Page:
326-4 Eddy Covariance Based Estimates of Net Ecosystem Exchanges in Bioenergy Cropping Ecosystems.

See more from this Division: C03 Crop Ecology, Management & Quality
See more from this Session: Bioenergy, Forage and Other Crop Ecology, Management and Quality
Wednesday, October 19, 2011
Henry Gonzalez Convention Center, Hall C, Street Level
Share |

Pradeep Wagle, Plant and Soil Sciences, Oklahoma State University, Stillwater, OK and Vijaya Gopal Kakani, Dept. of Plant & Soil Sci., Oklahoma State University, Stillwater, OK
Presentations
  • Pradeep_poster_ASA_meeting_2011.pdf (1.0 MB)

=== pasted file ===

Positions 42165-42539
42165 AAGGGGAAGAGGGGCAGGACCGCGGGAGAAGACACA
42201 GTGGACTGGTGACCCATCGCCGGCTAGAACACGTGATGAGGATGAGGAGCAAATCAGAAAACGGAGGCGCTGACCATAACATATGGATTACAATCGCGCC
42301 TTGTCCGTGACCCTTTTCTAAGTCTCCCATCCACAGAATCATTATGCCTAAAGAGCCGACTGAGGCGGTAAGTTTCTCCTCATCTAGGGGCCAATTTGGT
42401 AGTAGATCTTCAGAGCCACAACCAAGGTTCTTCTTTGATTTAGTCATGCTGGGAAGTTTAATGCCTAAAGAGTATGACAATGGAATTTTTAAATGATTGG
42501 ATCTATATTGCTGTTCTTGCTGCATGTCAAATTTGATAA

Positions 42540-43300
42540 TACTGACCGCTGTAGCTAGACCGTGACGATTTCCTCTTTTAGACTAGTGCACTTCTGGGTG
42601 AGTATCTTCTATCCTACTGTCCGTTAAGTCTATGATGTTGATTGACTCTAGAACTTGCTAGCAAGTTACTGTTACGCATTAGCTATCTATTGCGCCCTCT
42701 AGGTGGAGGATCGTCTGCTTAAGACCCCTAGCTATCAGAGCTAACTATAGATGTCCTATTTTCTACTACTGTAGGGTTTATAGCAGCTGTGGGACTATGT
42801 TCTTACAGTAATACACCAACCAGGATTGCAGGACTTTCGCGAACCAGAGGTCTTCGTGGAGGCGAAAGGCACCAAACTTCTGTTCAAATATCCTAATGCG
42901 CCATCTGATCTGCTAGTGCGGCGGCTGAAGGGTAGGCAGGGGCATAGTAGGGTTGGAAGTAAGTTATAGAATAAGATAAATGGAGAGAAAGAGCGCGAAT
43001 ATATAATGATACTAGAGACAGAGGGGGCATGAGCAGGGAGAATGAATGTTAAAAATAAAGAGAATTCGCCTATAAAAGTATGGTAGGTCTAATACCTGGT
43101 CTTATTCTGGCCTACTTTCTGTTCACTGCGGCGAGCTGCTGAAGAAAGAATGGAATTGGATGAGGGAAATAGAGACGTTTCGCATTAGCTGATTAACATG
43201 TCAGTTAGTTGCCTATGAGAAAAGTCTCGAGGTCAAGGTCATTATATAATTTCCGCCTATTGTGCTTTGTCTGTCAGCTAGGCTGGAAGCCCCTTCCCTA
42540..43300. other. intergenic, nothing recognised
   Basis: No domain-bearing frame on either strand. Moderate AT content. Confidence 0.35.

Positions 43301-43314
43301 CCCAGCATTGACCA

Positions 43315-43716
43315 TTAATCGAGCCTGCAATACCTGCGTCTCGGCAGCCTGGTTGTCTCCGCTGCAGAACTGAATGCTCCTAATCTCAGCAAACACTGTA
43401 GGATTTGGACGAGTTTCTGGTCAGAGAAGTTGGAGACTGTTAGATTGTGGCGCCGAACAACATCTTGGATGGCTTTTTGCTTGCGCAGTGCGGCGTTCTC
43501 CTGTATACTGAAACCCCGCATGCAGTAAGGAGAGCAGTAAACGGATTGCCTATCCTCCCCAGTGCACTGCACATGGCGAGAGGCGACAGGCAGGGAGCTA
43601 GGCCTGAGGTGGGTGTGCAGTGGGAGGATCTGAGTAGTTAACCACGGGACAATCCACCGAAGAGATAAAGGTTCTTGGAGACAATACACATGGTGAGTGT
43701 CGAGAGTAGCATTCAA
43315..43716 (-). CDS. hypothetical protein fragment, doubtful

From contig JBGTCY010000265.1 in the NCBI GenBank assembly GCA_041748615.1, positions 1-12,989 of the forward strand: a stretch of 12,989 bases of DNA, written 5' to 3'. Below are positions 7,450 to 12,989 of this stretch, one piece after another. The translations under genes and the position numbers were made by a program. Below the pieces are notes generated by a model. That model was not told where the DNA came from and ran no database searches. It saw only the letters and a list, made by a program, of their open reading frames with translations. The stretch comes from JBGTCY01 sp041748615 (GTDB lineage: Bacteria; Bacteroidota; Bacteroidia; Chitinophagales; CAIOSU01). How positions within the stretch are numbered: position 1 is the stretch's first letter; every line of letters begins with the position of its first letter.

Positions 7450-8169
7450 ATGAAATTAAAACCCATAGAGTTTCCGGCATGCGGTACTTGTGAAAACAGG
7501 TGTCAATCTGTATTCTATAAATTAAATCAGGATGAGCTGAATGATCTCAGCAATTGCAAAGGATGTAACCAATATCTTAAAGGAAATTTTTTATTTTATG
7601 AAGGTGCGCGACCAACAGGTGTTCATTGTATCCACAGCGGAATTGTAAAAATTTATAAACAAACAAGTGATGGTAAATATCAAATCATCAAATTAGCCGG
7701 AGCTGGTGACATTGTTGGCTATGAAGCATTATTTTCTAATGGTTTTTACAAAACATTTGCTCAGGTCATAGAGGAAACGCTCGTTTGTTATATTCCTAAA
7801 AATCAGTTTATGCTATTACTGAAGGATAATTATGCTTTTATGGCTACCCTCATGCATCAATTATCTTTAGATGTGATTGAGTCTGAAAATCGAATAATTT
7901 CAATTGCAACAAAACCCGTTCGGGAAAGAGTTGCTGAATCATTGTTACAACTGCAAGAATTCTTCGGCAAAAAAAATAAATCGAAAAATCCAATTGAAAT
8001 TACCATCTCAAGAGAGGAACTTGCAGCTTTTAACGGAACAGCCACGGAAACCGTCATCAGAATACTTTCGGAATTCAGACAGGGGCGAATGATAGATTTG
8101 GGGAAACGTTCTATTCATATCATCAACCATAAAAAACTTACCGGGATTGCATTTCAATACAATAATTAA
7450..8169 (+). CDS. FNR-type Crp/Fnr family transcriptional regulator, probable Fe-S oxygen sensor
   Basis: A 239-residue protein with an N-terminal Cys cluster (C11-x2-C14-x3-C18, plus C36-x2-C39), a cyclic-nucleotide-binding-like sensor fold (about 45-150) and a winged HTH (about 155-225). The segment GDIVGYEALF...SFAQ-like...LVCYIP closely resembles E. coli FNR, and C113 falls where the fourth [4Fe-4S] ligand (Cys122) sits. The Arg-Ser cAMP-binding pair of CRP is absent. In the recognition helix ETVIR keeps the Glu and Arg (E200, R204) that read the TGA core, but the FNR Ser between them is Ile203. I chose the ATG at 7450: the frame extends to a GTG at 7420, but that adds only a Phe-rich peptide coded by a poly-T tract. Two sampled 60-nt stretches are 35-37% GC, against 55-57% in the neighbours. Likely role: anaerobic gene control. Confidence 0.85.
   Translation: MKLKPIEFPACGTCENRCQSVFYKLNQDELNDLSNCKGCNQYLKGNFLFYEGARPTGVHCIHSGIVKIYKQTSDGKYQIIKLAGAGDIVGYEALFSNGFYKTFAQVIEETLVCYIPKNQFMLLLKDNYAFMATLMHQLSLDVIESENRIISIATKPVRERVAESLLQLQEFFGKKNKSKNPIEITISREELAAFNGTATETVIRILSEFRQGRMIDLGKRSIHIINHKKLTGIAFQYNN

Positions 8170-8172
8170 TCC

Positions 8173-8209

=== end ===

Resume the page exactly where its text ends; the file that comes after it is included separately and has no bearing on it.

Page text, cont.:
• Growing concern on energy security, increasing impact of greenhouse gas emissions on climate, and escalating oil prices have led to the use of renewable energy sources. Biomass is the America’s largest domestic source of renewable energy and the only current renewable source of liquid transportation fuel. Expansion of bioenergy crop production in a larger scale may have considerable impact on the environment influencing CO2, H2O, and energy balances. Net ecosystem exchanges (NEE) of CO2, H2O, and heat are being monitored in eight hectares plot of each of the feedstock species [switchgrass (Panicum virgatum L.), sorghum (Sorghum bicolor (L.) Moench), and mixed-species grasses] at South Central Research Station, Chickasha, OK, using a micrometeorological technique-eddy covariance (EC) method. The objectives of the study are to determine NEE, to document the seasonal and inter-annual variability in NEE with respect to the major environmental variables and dynamic seasonal plant phenology, and to compare ecosystem-level water use efficiency among ecosystems. Preliminary results showed that during active growth (August) switchgrass was carbon sink with mean NEE of – 4 mg C m-2 day-1 while sorghum was small carbon source with mean NEE of 0.46 mg C m-2 day-1. In peak growth stage (October) both ecosystems behaved as carbon source with mean NEE of 0.43 and 2.05 mg C m-2 day-1 for switchgrass and sorghum, respectively. The differences in evapotranspiration (ET) rates between two ecosystems were observed during peak growing stage (1 mm day-1 in switchgrass and 2.17 mm day-1 in sorghum), and they were similar during active growing stage (2.35 mm day-1 in switchgrass and 2.19 mm day-1 in sorghum). The long term study will enhance our understanding of biophysical controls on land surface-atmosphere energy, H2O, and gas exchanges and allow us to predict the responses of bioenergy cropping ecosystems to global environmental change in the future.